SoftBank Group Corp. (“SoftBank”) today announced that it has entered into a settlement agreement with the Special Committee of the Board of Directors of WeWork Inc. (formerly referred to as The We Company) (“the Special Committee”) and WeWork’s founder, Adam Neumann. The terms of the settlement are confidential. When completed, the settlement agreement would resolve all claims brought in a lawsuit in the Delaware Court of Chancery, and is in the best interests of all parties.
“This agreement is the result of all parties coming to the table for the sake of doing what is best for the future of WeWork. SoftBank and WeWork have spent the past year transforming the WeWork business and executing on our plan towards profitability. With this litigation behind us, we are fully focused on our mission to reimagine the workplace and continue to meet the growing demand for flexible space around the world.” — Marcelo Claure, Executive Chairman of WeWork, CEO of SoftBank Group International, and Corporate Officer, Executive Vice President and COO of SoftBank.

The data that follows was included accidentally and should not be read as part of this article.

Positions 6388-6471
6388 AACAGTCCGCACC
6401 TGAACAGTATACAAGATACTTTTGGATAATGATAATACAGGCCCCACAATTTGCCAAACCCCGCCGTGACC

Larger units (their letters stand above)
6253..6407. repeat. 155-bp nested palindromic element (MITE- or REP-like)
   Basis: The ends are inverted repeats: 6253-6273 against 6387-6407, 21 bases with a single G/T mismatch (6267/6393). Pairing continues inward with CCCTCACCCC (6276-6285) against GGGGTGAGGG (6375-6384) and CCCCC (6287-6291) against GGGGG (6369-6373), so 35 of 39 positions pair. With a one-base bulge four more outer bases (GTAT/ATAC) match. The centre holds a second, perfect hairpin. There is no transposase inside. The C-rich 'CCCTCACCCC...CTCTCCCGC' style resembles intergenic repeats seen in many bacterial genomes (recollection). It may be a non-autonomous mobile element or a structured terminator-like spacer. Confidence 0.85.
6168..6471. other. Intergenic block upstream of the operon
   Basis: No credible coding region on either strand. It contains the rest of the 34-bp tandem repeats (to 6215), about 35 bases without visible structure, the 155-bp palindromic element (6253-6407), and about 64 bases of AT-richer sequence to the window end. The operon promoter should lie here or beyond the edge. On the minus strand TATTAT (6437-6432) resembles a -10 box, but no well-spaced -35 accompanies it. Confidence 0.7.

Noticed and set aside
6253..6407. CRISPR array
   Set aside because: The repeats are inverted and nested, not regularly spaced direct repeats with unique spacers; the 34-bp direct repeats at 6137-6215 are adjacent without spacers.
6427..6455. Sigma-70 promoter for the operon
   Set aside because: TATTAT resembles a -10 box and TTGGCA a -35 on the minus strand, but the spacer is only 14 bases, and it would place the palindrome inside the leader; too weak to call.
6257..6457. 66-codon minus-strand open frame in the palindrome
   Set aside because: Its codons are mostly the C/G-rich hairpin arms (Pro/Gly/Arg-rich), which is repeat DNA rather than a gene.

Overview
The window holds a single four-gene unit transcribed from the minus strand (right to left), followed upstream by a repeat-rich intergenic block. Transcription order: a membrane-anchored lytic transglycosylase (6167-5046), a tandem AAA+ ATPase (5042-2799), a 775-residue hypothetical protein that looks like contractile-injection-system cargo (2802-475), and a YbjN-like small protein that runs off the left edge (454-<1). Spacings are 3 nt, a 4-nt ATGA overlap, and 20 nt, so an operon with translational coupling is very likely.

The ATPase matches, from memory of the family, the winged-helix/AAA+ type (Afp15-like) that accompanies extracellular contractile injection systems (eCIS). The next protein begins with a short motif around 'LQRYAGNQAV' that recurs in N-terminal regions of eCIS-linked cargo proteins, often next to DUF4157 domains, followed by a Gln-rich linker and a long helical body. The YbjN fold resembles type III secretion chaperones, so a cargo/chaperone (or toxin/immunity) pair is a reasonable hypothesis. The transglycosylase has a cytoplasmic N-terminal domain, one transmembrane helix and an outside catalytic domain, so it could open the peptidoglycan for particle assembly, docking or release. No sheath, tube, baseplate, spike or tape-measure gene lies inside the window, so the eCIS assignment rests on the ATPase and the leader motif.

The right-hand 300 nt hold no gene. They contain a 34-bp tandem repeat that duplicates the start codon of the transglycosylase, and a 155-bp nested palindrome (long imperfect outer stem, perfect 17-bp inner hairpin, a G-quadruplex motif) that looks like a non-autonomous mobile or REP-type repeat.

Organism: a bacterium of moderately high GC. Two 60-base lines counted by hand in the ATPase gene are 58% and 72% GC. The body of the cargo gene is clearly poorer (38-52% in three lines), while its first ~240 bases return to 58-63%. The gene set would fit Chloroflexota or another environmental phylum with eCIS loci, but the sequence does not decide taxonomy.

The Wall Street Journal previously outlined the likely settlement:
WeWork co-founder and former Chief Executive Adam Neumann is set to reap an extra $50 million windfall and other benefits as part of an agreement that would settle a bitter dispute he and other early investors in the shared-office-space provider have waged with SoftBank Group Corp., according to people familiar with the matter.
As The Wall Street Journal reported earlier this week, the parties are closing in on a deal in which SoftBank, WeWork’s majority shareholder, would buy about $1.5 billion of stock from other investors, including nearly $500 million from Mr. Neumann. That is about half as much as it previously planned to buy.
But part of the deal not previously reported sets Mr. Neumann apart from other shareholders. It calls for SoftBank to give the 41-year-old the $50 million special payout and extend by five years a $430 million loan it made to him in late 2019, the people said. SoftBank is also slated to pay $50 million for Mr. Neumann’s legal fees. It isn’t clear how much it is paying for the other shareholders’ legal fees.